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With most government employees still working from home because of the coronavirus pandemic, the disclosure of public records by many federal agencies and local government offices nationwide has worsened or even ground to a halt.
When the pandemic was declared in early March, many employees at local, state and federal agencies abandoned their offices and began working remotely. Employees tasked with answering open-records requests have been forced to rely on telework computer systems that are often incompatible with the software used to process records requests.
“I apologize for not getting the FOI response to you,” a public-records officer with the Metropolitan Washington Airports Authority wrote in an April response to a Washington Post public-records request for emails about the construction of Northern Virginia’s Silver Line rail project. “[I] had to replace ink cartridges in my home office.”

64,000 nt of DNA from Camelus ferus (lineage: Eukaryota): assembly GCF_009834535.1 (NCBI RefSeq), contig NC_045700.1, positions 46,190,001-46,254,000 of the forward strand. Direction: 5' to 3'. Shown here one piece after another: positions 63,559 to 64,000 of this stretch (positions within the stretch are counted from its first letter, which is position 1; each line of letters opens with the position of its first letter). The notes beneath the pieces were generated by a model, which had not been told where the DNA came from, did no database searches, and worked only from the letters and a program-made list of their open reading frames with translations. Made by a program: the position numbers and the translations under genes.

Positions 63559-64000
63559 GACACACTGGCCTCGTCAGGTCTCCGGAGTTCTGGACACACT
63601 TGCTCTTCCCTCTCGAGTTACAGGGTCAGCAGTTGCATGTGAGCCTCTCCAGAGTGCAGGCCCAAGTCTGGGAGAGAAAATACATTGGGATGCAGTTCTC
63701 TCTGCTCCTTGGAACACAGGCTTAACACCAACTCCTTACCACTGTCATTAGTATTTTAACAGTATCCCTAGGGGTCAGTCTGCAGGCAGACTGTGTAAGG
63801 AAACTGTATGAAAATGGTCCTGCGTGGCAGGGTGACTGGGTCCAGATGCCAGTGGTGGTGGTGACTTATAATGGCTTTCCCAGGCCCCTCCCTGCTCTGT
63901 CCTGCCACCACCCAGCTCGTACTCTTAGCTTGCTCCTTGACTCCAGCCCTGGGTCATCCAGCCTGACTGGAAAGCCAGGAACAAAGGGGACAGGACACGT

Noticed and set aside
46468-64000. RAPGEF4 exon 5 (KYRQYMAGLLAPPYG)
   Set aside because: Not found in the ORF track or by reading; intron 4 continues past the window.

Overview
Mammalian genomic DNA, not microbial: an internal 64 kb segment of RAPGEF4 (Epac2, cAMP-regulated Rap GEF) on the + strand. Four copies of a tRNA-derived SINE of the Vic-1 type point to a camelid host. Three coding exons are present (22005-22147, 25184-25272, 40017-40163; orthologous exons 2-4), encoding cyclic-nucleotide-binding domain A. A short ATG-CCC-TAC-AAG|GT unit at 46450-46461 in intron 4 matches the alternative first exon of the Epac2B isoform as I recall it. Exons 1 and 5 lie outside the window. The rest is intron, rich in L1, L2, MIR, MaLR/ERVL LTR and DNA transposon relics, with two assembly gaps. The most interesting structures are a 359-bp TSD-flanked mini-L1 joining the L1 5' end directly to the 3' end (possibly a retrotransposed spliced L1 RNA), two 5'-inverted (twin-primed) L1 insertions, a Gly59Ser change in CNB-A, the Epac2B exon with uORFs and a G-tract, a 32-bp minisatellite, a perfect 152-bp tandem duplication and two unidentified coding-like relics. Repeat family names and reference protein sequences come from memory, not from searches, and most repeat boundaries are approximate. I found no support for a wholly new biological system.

The federal and state laws that require government agencies to disclose their records — generally referred to as FOIA, or Freedom of Information Act, laws — are powerful tools that have been used to expose the behind-the-scenes government machinations on matters of public interest.